Keywords:4.2 ka event (Northgrippian/ Meghalayan boundary), Mitochondrial DNA haplogroup, Asian summer monsoon, Jōmon, Yayoi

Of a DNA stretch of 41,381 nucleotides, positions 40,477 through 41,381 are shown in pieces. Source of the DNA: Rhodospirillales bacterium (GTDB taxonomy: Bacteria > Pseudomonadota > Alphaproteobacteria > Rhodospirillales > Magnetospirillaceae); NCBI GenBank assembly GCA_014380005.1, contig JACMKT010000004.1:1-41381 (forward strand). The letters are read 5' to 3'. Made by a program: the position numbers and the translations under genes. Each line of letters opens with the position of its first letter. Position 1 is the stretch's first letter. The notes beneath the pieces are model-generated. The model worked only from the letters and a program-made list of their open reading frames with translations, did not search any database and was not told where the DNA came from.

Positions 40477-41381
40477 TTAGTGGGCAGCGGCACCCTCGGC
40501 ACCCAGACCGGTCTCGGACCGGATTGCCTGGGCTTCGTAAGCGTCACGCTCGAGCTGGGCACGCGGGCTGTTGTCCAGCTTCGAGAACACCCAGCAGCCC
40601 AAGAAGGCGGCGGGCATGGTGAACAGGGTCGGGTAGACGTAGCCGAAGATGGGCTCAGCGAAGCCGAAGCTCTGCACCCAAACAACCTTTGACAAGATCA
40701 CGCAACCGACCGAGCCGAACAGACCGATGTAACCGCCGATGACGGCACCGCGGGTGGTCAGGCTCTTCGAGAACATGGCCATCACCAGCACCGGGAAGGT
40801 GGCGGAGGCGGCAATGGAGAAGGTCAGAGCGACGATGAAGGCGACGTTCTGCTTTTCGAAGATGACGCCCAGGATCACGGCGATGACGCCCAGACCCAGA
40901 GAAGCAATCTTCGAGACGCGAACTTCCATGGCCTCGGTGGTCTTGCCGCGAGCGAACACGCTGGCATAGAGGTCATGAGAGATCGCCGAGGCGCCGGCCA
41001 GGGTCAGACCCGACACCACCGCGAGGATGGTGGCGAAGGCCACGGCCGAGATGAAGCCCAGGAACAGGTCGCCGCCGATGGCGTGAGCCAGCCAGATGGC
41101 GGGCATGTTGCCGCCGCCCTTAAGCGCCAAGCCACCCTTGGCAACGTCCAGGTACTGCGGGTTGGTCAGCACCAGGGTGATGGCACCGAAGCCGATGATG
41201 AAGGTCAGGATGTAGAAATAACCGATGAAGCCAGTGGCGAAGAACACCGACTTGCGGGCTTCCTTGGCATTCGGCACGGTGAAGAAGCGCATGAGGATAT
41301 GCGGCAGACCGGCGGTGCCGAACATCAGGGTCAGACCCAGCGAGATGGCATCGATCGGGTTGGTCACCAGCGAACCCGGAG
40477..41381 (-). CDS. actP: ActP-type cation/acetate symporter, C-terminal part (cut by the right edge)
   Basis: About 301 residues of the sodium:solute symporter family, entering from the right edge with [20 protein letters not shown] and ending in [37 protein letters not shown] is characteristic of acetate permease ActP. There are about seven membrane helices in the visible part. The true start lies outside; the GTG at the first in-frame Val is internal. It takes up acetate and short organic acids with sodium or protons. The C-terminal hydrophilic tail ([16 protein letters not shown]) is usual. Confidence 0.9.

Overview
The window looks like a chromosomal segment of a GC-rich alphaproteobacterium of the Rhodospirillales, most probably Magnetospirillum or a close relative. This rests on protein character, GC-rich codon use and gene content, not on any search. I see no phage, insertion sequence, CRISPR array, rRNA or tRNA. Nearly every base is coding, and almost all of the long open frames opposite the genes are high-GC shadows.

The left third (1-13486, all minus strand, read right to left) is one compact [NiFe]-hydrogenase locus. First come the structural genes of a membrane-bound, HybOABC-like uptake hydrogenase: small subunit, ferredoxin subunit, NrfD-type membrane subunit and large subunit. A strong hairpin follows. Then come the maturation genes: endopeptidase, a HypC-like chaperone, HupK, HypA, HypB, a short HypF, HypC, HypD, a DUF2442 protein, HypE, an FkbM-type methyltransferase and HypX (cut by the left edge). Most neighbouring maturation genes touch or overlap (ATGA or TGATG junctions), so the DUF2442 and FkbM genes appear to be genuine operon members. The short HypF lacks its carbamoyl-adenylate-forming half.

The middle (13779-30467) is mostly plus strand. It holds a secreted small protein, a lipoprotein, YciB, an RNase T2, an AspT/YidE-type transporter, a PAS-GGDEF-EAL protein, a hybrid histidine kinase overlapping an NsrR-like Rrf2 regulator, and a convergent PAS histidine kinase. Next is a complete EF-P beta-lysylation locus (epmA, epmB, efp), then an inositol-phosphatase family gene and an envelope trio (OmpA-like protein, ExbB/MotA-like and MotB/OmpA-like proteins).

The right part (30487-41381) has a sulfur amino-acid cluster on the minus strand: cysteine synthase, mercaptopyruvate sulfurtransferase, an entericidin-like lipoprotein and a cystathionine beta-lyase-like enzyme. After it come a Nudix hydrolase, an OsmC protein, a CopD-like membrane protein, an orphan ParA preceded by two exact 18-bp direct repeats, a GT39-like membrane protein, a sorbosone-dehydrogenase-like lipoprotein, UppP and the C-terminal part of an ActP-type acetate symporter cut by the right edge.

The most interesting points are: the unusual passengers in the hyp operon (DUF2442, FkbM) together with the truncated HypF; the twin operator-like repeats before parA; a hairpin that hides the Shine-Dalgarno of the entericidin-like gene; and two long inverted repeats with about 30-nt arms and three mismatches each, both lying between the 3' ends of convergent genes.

The change in climate known as the 4.2 ka event has received much attention and has been cited as a plausible explanation for the collapse of ancient major civilizations/societies in Egypt, the Indus Valley, Mesopotamia, China and Japan. The climatic/environmental fluctuation between Bond events 4 and 3 around the Sannai-Maruyama site (5.9-4.2 cal. kyr BP), the largest and well-studied mid-Holocene (mid- Jōmon ) archeological site was investigated. The stable isotopic compositions of benthic foraminifera and the relative abundance of coccoliths, as well as by re-evaluation of Ostracoda and pollen data and alkenone accumulation rate suggested that the Jōmon people living at the Sannai-Maruyama site would generally have enjoyed a warmer climate, that led to improved living conditions between Bond events 4 and 3. Hansaibai (selective preservation or growth) of Castaneacould have supported high population density, resulting in large community at the Sannai-Maruyama site. Cooling episode at 4.2 cal. kyr BP could have caused the decline of chestnut hansaibai, leading to the collapse of the site. A broad northward shift of the westerly jet, in association with strengthened East Asian Summer Monsoon, could have fostered a relatively warm climate at 6.0-4.2 cal. kyr BP, when the Sannai-Maruyama site flourished. Recent archeological results around the Sannnai-Maruyama site suggested no large decline of the population but, instead, a dispersal to the surrounding area at 4.2 cal. kyr BP. It is consistent with ancestral population dynamics for the descendent from Jōmon people based on modern Japanese molecular sequences. In contrast, the immigrants from Far East Asia to the Japanese Archipelago with paddy rice cultivation technology after 2.9 cal, kyr BP experienced severe cold events in eastern China around 4.2 ka event, which were confirmed by ancestral population dynamics. The contrast in response to different climatic events suggests that the mitochondrial DNA haplogroups could be a good archive for paleoclimate and/or paleoenvironments (Kawahata, 2019, Progress in Earth and Planetary Science 6:63, https://doi.org/10.1186/s40645-019-0308-8).